Dimple Saikia of Guwahati is a dedicated Sattriya exponent and she has been associated with this major Indian classical dance form since her childhood.
Her father Guru Gobinda Saikia is one of the most revered Sattriya gurus and it is under him that both Dimple and her elder brother Pradyumna received their training.
For Dimple, Sattriya is not just a dance but it is a way to express herself.
She wants to delve deeper and unearth more unseen and unheard gems of this wonderful dance.
She is a disciple of Sattriya who is currently pursuing her PhD and has a lot of plans in store for the future.
The Story Mug (TSM) caught up with this talented and dedicated Sattriya exponent and learnt a lot about her life and works.
TSM: Tell us when did the Sattriya bug bite you?
Dimple: Dance has always been my first love. As my father is my Guru, I have grown up in an environment where I have always been surrounded by various forms of traditional geet (songs) and bols.
Moreover, watching my father practice and teach his students right from my childhood had an impact on my right from a very tender age.
Call it the effect of the ambience or the magnetic nature of the sounds and the dance moves, without anyone's realisation I began to tap my feet and imitate my fathers' move right from my young age.
So, I can say that it was around then when the Sattriya bug bit me, infusing the craze for the dance form into my veins.
TSM: Tell us about your initial training days and the guidance you got from your father.
Dimple: My initial training took place at Guwahati Kala Kendra- the Sattriya dance school of my father.
There is a popular belief that the sons and daughters of gurus get special training from them but it's not like that in my case.
Well, it is true I can speak to him easily in case I forget something but the fact is I never got any special treatment from my father.
For him, I was like any other student and anything regarding dance was taught only at the school and back home, he was my father and I was his daughter.
And if I committed any mistake, he scolded me the way he scolded other students on their mistakes and he does the same even today.
Today, however, we have discussions on various topics- right from dance themes to costumes and music.
And whenever I have any doubts, I directly approach him and clear it.
He has always taught me to be independent and I value his teachings and lessons.
TSM: What has been his contributions in shaping your career?
Dimple: Tremendous and he has been the epitome of endurance.
And as said earlier, I continue to learn from him even today.
Not only my father but even my mother has immense contribution and support in shaping my career the way it has shaped up.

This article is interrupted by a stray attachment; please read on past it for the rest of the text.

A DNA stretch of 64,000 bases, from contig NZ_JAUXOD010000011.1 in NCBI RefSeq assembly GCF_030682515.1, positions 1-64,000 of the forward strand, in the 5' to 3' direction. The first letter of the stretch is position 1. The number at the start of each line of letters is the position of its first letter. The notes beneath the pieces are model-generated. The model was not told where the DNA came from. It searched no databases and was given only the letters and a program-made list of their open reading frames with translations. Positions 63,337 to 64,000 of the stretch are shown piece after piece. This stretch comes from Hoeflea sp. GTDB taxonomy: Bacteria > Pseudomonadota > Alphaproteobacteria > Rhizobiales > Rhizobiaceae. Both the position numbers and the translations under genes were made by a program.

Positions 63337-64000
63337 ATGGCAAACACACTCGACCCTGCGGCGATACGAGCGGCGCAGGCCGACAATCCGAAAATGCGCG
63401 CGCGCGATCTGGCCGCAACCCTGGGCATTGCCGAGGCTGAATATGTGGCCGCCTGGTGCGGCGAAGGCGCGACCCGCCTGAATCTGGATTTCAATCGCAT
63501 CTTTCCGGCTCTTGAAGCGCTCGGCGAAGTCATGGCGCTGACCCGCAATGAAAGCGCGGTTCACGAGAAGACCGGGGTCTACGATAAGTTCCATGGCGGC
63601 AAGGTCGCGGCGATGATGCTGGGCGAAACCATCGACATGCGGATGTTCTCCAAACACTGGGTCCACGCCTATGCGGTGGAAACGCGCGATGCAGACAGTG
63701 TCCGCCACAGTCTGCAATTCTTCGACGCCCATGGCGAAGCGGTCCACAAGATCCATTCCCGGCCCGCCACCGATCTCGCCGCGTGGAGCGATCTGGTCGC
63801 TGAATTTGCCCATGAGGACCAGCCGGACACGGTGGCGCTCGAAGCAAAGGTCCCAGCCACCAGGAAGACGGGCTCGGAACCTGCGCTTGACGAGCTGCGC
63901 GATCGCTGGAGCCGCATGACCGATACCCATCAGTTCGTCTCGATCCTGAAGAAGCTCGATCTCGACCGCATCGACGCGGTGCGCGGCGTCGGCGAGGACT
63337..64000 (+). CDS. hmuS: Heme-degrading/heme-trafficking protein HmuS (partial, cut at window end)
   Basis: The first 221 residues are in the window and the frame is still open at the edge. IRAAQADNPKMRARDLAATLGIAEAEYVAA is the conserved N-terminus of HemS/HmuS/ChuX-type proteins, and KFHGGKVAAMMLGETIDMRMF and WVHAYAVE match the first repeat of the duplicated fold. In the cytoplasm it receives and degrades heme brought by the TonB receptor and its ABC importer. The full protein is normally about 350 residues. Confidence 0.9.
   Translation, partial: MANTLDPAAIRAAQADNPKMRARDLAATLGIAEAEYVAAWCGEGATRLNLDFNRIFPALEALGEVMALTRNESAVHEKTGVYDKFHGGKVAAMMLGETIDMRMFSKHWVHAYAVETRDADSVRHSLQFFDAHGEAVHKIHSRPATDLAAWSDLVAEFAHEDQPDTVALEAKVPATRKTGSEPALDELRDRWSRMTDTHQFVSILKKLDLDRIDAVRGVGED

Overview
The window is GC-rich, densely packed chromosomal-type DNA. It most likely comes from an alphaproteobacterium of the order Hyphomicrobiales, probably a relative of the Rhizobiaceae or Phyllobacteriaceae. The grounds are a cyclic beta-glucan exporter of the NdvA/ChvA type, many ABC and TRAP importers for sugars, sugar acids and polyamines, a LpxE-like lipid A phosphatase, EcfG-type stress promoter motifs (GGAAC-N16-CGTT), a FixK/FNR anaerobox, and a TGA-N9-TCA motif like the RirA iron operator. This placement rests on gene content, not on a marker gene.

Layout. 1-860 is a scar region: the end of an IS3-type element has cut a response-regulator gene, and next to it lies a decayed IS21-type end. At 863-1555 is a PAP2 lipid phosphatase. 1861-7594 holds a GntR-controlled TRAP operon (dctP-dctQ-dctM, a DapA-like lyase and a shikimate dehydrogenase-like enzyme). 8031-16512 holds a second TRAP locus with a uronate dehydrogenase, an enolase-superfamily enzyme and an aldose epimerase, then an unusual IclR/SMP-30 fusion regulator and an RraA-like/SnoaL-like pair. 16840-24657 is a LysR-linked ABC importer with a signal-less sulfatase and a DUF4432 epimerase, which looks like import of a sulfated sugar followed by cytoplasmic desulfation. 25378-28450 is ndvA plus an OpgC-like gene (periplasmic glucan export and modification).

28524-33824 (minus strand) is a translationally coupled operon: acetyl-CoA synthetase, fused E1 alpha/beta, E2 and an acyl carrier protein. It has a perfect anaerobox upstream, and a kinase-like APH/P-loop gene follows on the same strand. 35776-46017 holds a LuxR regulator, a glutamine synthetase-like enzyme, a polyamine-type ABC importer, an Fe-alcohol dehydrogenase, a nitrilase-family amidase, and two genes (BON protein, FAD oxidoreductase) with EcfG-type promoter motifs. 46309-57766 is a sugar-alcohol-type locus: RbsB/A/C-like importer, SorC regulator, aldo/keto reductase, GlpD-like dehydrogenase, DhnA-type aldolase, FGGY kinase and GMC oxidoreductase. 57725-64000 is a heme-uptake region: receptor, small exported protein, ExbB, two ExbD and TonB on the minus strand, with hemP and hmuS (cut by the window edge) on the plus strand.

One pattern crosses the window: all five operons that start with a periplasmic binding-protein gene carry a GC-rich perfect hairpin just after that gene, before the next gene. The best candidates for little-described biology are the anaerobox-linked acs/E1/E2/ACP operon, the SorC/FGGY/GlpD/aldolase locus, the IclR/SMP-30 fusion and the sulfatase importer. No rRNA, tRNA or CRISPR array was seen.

They never forced me to take up dance as my career and the decision was solely mine.
I was an M Com student and had even cleared the intermediate of Cost Accountant when I decided to join Dr Bhupen Hazarika Centre for Studies in Performing Arts, Dibrugarh University and pursue an MA in dance.
My parents supported my decision and stood by me and all they said was that they believed in me and my decision-making qualities.
Their support means a lot to me.
TSM: Tell us when did you think of pursuing a PhD in Sattriya?
Dimple: It was during my MA third semester (Sattriya dance) when I decided to do a PhD if everything fell on the right track.
After I qualified the National Eligibility Test (NET), I enrolled myself in the PhD programme at Visva Bharati University, Santiniketan.
TSM: Tell us what is the focus area of your research work?
Dimple: My topic is Sattriya dance and Manipuri dance: A Comparative Study.
The topic was in my mind ever since when I decided to pursue my PhD. The primary reason for choosing the topic is that both are the classical dance forms of the northeast.
TSM: After PhD do you plan to join academics full-time?
Dimple: I have not decided anything on it yet as my first aim is to complete the PhD at the earliest, hopefully without much errors.
TSM: As a performer which has been your most memorable performance so far?
Dimple: As a performer, every stage provides you with some wonderful memories. But if you want me to mention a particular performance then I would like to say that my US tour was as the most memorable experience.
For the performance, I had travelled alone and received wonderful reviews from the art lovers and among them was the great dance critic Alastair Macaulay of the New York Times who even put my name in the top 10 list of the Best Dance 2017.
This is just one among the many other dance performances.
TSM: What are the 10 must-do things for someone who wishes to excel as a Sattriya performer?
Dimple: I am a learner myself and from all my experiences so far, I would say that with regular and dedicated practice, one can become a great performer. However, one needs to be a true and honest individual. One must not have many faces or layer of masks on top of the other. One must always thrive to be humble, kind, gentle, soft-spoken and one should never envy others.
TSM: Any message for the upcoming Sattriya performers of the state.
Dimple: Be humble, keep patience, be down to earth, respect every individual and spread love.
Life is unpredictable and today we are laughing out loud, while tomorrow someone may be mourning for us.
One should keep one's feet on the ground when tasting success and also must remain calm on facing failures.
And lastly, one should never stop rehearsing and practising as it helps in keeping our dancing skills sharp.
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The Story Mug, a Guwahati-based blogzine, believes in telling stories that matter.